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Mol Cell Biol. 1995 Oct;15(10):5214-25.

A proline-rich sequence unique to MEK1 and MEK2 is required for raf binding and regulates MEK function.

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  • 1Department of Microbiology and Cancer Center, University of Virginia Health Sciences Center, Charlottesville 22908, USA.

Abstract

Mammalian MEK1 and MEK2 contain a proline-rich (PR) sequence that is absent both from the yeast homologs Ste7 and Byr1 and from a recently cloned activator of the JNK/stress-activated protein kinases, SEK1/MKK4. Since this PR sequence occurs in MEKs that are regulated by Raf family enzymes but is missing from MEKs and SEKs activated independently of Raf, we sought to investigate the role of this sequence in MEK1 and MEK2 regulation and function. Deletion of the PR sequence from MEK1 blocked the ability of MEK1 to associate with members of the Raf family and markedly attenuated activation of the protein in vivo following growth factor stimulation. In addition, this sequence was necessary for efficient activation of MEK1 in vitro by B-Raf but dispensable for activation by a novel MEK1 activator which we have previously detected in fractionated fibroblast extracts. Furthermore, we found that a phosphorylation site within the PR sequence of MEK1 was required for sustained MEK1 activity in response to serum stimulation of quiescent fibroblasts. Consistent with this observation, we observed that MEK2, which lacks a phosphorylation site at the corresponding position, was activated only transiently following serum stimulation. Finally, we found that deletion of the PR sequence from a constitutively activated MEK1 mutant rendered the protein nontransforming in Rat1 fibroblasts. These observations indicate a critical role for the PR sequence in directing specific protein-protein interactions important for the activation, inactivation, and downstream functioning of the MEKs.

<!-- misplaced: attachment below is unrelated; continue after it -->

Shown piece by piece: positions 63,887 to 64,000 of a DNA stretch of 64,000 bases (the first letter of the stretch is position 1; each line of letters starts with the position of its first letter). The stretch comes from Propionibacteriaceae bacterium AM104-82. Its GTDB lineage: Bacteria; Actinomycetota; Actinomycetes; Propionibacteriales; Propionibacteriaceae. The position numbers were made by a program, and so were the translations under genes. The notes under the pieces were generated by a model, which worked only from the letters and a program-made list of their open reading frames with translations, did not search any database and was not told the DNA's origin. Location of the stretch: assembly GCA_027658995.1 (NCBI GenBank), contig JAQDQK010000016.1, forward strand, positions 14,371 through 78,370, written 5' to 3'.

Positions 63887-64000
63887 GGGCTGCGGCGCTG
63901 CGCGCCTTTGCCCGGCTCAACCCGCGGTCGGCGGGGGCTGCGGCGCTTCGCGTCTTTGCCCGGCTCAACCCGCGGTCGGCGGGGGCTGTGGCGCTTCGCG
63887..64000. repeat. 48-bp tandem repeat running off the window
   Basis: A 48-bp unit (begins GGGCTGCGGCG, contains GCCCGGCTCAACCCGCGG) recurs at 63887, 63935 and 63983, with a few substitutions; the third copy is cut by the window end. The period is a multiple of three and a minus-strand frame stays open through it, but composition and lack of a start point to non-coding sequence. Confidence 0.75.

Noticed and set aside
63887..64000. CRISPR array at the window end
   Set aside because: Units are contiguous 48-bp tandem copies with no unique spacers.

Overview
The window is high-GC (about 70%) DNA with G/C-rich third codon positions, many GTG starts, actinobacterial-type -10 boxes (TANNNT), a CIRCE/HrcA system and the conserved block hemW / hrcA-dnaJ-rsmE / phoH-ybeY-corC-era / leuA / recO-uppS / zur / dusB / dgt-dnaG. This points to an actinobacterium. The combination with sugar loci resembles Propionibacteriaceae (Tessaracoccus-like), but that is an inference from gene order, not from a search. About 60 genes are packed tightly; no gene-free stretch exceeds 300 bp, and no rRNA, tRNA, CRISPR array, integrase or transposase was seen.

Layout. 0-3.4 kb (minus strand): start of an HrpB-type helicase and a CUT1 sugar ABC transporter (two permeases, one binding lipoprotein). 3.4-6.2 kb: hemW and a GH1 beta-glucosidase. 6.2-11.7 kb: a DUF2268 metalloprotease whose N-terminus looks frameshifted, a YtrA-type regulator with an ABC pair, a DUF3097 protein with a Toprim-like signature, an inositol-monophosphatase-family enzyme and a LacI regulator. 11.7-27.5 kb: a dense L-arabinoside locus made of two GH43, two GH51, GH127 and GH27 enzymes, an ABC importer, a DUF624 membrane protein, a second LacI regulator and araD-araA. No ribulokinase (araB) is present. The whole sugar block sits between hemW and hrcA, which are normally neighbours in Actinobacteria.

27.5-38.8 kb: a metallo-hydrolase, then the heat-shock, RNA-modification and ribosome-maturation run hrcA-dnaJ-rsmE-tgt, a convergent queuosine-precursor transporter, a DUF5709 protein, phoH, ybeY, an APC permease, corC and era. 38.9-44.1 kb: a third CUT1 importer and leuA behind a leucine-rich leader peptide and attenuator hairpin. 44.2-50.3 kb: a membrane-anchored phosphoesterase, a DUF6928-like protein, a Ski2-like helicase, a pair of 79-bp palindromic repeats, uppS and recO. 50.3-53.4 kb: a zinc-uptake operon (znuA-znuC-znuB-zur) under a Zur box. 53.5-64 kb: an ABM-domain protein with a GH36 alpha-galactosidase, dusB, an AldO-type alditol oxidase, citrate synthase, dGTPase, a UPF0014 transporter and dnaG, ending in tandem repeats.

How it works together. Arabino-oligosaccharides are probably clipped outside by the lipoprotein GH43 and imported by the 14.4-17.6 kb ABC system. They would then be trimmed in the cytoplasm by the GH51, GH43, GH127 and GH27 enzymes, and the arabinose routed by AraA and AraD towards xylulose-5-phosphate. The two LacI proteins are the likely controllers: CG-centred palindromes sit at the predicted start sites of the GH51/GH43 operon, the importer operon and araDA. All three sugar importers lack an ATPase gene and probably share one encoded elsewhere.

PMID:
7565670
PMCID:
PMC230769
[PubMed - indexed for MEDLINE]
Free PMC Article
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